Demotic is more difficult to read than, say, Coptic; nonetheless, if one seeks to have a grasp on the daily dealings and realities of people in Egyptian antiquity and late antiquity (for the Persian, Greek, and Roman periods), it is a must. This is quite an accomplishment!Demotic was one of the three scripts inscribed on the Rosetta stone, along with Greek and hieroglyphs, enabling European scholars to decipher the royal language in the early 19th century and thus read the top-down version of a great civilization’s long history.Now, scholars at the Oriental Institute of the University of Chicago have completed almost 40 years of research and published online the final entries of a 2,000-page dictionary that more than doubles the thousands of known Demotic words. Egyptologists expect that the dictionary’s definitions and examples of how words were used in ancient texts will expedite translations of Demotic documents, more of which are unpublished than any other stage of early Egyptian writing.A workshop for specialists in Demotic research was held at the university last month as the dictionary section for the letter S, the last of 25 chapters to be finished, is being posted on the Oriental Institute’s Web site, where the dictionary is available free. Eventually a printed edition will be produced, mainly for research libraries, the university said.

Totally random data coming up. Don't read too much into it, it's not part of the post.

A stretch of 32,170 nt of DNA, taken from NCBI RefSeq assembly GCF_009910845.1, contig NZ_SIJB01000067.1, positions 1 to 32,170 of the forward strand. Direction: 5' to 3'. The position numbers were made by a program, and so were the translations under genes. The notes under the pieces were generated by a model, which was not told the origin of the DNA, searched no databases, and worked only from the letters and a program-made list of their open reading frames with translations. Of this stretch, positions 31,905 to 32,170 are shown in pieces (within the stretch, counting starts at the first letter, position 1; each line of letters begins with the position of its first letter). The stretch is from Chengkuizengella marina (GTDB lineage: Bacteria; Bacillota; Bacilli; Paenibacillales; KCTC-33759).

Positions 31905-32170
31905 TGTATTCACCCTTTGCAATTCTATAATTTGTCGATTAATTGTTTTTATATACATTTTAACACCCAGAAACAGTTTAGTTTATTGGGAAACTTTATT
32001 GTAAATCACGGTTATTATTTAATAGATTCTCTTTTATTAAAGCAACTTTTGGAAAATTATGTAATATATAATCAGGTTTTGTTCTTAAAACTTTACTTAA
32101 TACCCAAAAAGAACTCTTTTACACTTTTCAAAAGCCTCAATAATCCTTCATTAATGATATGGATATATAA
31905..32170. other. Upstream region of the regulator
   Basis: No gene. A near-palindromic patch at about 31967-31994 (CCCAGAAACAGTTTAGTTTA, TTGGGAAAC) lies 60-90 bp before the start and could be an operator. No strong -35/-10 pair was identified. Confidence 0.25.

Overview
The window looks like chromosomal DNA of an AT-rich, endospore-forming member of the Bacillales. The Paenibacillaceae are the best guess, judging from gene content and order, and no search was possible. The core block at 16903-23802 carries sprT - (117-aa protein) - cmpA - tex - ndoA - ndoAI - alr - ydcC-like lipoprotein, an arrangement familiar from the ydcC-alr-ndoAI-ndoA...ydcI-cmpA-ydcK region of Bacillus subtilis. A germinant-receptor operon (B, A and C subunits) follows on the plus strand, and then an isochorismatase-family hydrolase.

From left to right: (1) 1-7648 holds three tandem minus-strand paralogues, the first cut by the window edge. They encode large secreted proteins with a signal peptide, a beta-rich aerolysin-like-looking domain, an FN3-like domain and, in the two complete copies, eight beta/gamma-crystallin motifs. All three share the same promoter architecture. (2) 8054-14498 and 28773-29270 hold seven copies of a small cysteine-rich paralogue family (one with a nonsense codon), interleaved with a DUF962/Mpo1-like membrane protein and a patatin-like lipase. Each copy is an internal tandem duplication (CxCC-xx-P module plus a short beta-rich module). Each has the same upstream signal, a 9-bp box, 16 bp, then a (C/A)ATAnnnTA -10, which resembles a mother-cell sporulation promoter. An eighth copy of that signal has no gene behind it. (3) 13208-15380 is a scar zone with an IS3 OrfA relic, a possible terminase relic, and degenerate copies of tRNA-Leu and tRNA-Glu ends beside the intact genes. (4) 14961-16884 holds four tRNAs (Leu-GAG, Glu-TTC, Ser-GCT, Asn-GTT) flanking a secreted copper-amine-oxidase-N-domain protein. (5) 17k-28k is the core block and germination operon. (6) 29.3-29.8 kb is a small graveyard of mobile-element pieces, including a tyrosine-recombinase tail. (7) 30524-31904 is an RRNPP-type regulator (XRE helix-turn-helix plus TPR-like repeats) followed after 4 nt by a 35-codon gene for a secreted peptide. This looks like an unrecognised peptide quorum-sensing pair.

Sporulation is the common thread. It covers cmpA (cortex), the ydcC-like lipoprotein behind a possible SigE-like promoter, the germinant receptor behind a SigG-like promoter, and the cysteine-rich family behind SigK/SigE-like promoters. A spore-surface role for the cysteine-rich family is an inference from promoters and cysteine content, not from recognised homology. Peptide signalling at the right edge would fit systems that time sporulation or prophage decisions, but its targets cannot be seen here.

Thursday, September 20, 2012
That Other Late Antique Egyptian Language: Demotic
There is currently the major stirring around a Coptic fragment of an ancient Gospel (see my posts here, here, and here). But most have overlooked another report that came out this week on a major undertaking of compiling a 2000-page dictionary of the other late-antique Egyptian language: Demotic (from the Greek "Demos" meaning "of the people" or the "common speech"). I only saw it because my spouse pointed it out (in the Science Section of the New York Times). The New York Times reports here: